DTE Biomass Energy, an Ann Arbor, Mich.-based subsidiary of DTE Energy, says it has acquired two landfill gas-to-energy projects in Texas, which will generate enough renewable natural gas (RNG) to fuel more than 1,000 transit buses each year.
Specifically, the company has purchased both the operating Fort Bend Power Producers LLC facility just outside of Rosenberg and the Seabreeze landfill gas development project in Angleton. Construction of the Seabreeze plant is expected to commence next month, DTE notes.
As reported, Fort Bend and Seabreeze bring the number of landfill gas-to-energy projects DTE operates in Texas to three and gives DTE five facilities enterprise-wide that convert landfill gas to pipeline-quality RNG.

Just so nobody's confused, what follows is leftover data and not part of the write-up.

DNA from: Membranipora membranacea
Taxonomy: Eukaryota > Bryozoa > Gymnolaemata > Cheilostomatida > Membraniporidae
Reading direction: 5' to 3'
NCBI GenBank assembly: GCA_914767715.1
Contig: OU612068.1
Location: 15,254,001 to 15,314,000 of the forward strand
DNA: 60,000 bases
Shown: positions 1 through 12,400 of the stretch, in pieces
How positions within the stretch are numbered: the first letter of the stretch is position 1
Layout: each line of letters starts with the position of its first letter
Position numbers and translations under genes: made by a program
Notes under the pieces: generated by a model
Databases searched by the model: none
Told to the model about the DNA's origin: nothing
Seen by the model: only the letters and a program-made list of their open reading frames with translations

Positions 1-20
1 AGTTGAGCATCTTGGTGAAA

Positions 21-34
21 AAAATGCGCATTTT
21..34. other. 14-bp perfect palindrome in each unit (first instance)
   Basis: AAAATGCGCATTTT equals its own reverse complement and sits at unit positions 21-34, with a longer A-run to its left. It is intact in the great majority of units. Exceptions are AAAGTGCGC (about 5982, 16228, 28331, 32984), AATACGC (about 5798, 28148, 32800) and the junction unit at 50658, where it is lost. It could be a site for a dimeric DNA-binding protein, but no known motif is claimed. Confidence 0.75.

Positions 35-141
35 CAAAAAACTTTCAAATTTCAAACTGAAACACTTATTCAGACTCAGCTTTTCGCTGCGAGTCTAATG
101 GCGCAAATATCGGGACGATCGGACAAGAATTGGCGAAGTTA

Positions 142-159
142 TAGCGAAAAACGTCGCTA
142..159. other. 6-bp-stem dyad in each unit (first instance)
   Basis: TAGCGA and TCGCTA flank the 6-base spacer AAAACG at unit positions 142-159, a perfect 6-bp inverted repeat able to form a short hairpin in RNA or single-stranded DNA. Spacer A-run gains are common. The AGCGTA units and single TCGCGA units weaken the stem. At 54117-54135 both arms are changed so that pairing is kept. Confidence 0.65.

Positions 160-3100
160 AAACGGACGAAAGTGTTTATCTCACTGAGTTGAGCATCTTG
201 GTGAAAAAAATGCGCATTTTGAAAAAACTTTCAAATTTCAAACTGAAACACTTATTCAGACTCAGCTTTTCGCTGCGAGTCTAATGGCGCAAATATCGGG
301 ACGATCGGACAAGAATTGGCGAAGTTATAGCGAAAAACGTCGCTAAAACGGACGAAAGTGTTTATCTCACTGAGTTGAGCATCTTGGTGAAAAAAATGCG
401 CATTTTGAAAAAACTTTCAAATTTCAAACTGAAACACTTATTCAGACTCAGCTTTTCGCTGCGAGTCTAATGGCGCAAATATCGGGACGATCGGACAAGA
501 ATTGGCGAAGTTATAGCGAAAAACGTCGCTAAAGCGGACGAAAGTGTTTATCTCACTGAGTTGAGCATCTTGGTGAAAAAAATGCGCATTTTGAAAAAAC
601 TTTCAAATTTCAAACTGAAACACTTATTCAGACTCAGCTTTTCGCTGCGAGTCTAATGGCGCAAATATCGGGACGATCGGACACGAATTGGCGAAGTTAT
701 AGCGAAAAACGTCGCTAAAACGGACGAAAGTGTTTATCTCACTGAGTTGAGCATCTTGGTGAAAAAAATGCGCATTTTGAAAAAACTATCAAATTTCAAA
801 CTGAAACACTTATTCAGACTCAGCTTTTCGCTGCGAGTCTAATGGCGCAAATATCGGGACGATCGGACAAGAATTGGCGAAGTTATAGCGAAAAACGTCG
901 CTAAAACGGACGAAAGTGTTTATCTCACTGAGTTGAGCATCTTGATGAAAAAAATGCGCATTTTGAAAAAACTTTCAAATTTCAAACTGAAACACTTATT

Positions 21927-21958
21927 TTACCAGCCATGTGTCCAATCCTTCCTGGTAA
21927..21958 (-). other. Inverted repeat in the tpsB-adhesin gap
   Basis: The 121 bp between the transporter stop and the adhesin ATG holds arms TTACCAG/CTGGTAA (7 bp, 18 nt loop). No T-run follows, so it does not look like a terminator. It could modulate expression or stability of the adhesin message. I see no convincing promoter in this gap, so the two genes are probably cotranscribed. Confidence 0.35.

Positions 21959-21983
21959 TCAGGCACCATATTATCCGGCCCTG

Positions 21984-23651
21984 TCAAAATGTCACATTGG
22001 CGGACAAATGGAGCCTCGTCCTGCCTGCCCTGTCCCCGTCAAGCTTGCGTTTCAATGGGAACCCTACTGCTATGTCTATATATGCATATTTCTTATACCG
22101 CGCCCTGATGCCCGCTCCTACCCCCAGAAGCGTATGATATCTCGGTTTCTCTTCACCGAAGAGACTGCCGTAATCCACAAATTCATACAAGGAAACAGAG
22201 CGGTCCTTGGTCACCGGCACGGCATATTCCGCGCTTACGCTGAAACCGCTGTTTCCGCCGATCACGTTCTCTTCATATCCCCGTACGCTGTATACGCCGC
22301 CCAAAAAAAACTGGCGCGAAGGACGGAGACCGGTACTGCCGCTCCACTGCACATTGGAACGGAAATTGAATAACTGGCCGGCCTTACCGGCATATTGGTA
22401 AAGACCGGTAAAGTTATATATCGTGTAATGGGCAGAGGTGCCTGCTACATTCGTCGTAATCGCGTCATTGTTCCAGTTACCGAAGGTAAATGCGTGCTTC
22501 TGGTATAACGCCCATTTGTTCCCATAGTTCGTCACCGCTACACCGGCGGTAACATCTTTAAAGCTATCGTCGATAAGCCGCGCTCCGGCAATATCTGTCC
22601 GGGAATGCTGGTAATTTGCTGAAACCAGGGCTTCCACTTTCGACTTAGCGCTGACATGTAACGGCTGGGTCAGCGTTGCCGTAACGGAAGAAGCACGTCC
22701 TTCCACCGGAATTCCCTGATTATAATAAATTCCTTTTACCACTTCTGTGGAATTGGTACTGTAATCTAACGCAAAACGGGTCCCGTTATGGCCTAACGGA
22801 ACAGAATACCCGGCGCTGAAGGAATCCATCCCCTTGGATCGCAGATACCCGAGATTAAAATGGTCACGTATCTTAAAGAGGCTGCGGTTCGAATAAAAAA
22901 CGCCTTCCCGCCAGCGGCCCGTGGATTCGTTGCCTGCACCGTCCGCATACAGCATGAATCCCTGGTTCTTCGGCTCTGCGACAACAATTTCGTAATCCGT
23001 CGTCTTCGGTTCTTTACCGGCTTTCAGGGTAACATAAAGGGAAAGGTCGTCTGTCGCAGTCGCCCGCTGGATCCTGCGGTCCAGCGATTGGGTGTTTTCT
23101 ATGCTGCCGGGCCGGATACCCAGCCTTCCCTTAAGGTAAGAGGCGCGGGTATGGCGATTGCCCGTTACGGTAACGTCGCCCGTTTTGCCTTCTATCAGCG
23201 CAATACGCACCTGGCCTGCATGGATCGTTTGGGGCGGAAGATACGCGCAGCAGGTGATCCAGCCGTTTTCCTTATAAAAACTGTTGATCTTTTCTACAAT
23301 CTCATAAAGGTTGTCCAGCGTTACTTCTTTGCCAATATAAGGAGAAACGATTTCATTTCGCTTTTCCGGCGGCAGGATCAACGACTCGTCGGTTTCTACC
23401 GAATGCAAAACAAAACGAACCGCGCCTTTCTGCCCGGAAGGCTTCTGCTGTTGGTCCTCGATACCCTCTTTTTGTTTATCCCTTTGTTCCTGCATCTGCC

This low-carbon fuel is extremely versatile and fully compatible with the U.S. natural gas infrastructure. Today, RNG is primarily used to power compressed natural gas and liquefied natural gas vehicles, offsetting the use of fossil-based fuel. The company says this purchase is consistent with its recently announced sustainability initiative to help address climate change.
“These landfill gas-to-energy projects support our continued commitment to renewable energy and growing interest in supplying the renewable vehicle fuels market,” says DTE Biomass President Mark Cousino. “We see an increasing demand for natural gas-powered vehicles, and RNG production provides a clean, sustainable fuel source with the benefit of reduced emissions over standard fuel.”
Constructed in 2013, the Fort Bend facility generates enough RNG to supply fuel for 560 diesel transit buses annually. Later this year, DTE will increase the output of the project by expanding the plant’s capacity to generate enough RNG to fuel over 1,000 diesel transit buses. Forecast to reach commercial operations in the fourth quarter of this year, the Seabreeze facility is expected to produce a similar volume.